Insurance companies will have to help pay for autism treatments in Alaska under legislation that’s now slated to become law. Governor Sean Parnell gave tacit approval to the measure this month by sending it back to the legislature without his signature. The new requirement only covers a portion of the insurance market for now. However, supporters see it as an important step in providing some relief for parents who struggle with the high cost of autism therapy and counseling.

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Petersburg parent Kari Petersen has insurance, but she says it doesn’t cover her son’s autism. Petersen says the disorder is defined by an individual’s ability to relate and communicate with others. Her family pays out of pocket for counseling to help her son build those skills, but they can’t afford some of the specialized therapy and evaluation services he needs.

“One thing I’ve always wanted to get for him that has been out of reach from the beginning is speech therapy services. They’re just so expensive but it’s something he’s needed from the very beginning but hasn’t been able to get,” says Petersen.

Senate Bill 74 requires that insurers cover behavior and speech therapy as well as other treatments for children with Autism Spectrum disorder. It does not apply to all insurance plans, but Petersen is cautiously optimistic about the new law.

She says, “We pay health insurance, but we also have to pay 100 percent of the cost of our child’s autistic treatments because health insurance refuses to cover them. That and the fact that the governor didn’t sign it does not lead me to be overjoyed about the bill but I do think it’s a step in the right direction”

The bill passed the legislature this spring with bi-partisan support. Governor Sean Parnell chose to send it back to the legislature without signing it which means it will become law late this month. In a June 12th letter to the Senate, Parnell expressed support for the measure while acknowledging concerns opponents had raised about increased premium costs for business. The Governor ultimately concluded that, “The long-term cost savings of discovering and intervening in ASD (Autism Spectrum Disorder) early in a person’s life justify letting this legislation become law.”
Anchorage Democrats Johnny Ellis in the Senate and Pete Petersen in the house sponsored the legislation. Ellis calls it a godsend for the parents of autistic children in Alaska:

“There are proven medical treatments for children that get people to a higher level of functioning who experience autism and that’s a great cost savings and great for Alaska families so it’s a great step forward for these families,” Ellis says.

The bill includes an exemption for small businesses, which was a compromise sponsors made to get the measure passed. Also, according to Ellis, the legislature cannot mandate the coverage for state workers or self-insured corporations. However, Ellis predicts the state will adopt the coverage in its next employee bargaining cycle as it has with past mandates like breast cancer and prostate screening.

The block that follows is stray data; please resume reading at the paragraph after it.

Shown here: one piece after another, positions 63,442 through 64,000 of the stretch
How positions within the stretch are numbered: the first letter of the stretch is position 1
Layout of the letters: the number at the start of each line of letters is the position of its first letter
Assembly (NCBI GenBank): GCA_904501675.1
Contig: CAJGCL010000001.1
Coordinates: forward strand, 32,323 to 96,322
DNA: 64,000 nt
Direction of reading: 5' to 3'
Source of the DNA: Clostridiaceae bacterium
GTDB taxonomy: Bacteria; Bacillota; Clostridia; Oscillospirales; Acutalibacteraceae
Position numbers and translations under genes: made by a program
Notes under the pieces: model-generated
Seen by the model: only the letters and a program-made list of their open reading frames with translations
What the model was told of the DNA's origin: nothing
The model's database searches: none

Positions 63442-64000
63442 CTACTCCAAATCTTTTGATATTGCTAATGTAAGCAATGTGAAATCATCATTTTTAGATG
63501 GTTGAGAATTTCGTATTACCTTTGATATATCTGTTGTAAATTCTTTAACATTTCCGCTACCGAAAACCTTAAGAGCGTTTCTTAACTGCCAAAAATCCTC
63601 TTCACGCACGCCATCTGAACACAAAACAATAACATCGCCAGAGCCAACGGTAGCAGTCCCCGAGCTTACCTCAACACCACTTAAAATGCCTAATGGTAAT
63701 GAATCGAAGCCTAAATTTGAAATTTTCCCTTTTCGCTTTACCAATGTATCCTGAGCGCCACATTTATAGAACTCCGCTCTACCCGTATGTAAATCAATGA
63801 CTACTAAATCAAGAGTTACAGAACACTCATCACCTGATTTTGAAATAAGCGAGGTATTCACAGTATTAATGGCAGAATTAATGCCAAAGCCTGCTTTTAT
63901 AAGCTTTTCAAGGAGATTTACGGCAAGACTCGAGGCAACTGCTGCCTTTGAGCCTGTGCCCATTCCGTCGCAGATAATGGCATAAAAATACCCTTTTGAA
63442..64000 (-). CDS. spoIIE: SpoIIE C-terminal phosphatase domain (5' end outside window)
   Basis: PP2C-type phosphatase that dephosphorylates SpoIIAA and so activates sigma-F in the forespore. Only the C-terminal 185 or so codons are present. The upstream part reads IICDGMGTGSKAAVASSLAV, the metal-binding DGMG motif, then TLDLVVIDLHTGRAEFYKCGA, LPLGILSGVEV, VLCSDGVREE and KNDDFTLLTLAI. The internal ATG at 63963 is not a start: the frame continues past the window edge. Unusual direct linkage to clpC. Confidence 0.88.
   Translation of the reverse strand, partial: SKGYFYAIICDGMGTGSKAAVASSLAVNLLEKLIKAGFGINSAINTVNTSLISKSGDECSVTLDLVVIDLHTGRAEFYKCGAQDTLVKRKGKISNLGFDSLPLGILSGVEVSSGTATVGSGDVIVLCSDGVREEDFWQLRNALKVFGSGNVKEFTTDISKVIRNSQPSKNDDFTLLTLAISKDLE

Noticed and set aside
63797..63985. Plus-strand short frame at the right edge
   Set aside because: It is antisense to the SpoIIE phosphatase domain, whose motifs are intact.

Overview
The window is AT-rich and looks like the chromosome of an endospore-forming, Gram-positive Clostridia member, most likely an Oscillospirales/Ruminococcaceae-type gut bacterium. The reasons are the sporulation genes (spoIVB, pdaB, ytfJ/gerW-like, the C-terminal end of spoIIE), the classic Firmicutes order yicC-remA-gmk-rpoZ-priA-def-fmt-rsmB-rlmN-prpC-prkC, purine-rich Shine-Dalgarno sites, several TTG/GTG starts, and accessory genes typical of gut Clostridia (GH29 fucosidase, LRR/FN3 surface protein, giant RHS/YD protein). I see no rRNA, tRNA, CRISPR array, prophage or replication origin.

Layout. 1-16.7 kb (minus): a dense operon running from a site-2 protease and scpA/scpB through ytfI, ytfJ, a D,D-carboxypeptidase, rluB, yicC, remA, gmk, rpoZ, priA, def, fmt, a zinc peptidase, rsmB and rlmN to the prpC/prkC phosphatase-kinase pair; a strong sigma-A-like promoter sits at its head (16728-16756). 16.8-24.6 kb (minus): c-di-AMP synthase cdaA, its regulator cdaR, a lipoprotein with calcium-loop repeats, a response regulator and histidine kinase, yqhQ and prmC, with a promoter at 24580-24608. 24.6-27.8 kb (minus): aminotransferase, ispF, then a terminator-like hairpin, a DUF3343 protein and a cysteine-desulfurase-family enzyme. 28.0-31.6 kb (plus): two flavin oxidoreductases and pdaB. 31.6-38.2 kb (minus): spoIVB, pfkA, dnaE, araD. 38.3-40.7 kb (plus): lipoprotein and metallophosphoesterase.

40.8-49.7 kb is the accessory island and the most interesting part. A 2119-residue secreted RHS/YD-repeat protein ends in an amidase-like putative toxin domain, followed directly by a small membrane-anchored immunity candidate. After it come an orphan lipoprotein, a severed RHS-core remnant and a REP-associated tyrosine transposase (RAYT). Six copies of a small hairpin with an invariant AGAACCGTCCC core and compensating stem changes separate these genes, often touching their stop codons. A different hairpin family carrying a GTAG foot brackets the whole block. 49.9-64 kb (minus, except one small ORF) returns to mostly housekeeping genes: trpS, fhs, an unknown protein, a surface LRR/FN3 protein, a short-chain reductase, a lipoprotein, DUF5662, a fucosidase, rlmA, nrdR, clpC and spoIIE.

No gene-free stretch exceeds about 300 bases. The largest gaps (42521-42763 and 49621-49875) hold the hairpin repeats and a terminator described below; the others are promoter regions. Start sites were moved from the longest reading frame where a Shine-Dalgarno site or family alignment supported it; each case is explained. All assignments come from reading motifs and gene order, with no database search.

“We’re setting the ball in motion. We’re setting an example. We are legislating the portion of the market that we can legislate and if the past is any guide, and I believe it is, state employees will follow. And that will cover a lot of families. And then major insurers that are self-insured will follow suit as well to attract and retain the best employees to be competitive in the hiring market for good employees. Its an incremental process, but you have to do the right thing and get the ball rolling and that’s what we’ve done here today,” says Ellis.

Opponents of the bill included the health insurance company Premera Blue Cross Blue Shield of Alaska. In comments to the legislature this spring, Senior Vice President Jack McRae argued that some of the services covered in the law are the responsibility of school districts rather than insurers. McRae wrote, “The proposal would add to the overall cost of healthcare and would be borne by insured members.” According to media relations manager Amy Carter, Premera still has those concerns. However, in an email response to an interview request, Carter said the company was, “working to implement this as smoothly as possible for our customers.”

Parent Kari Petersen considers the lack of autism coverage an injustice and she says she’s grateful the law at least addresses the issue. Petersen emphasizes that autism is treatable and she says that treatment is so important because it not only affects the individual, but everyone in their lives.

“The families have been bearing the financial burden of treating this but it’s not just the families. If you have kids that aren’t being treated and they go to school and then the school, they’re not being given the funds to treat autism. They’re given the funds to educate the child and then they also are tasked with that without any funds for it. Also, these kids and individuals end up in state services and we as the public end up paying for something that insurance companies really need to be paying for,” says Petersen.

Senate bill 74 includes the creation of a legislative task force which will draft a statewide plan for the early diagnosis and treatment of autism. The insurance requirement goes into effect for policies issued or renewed after January 1st 2013.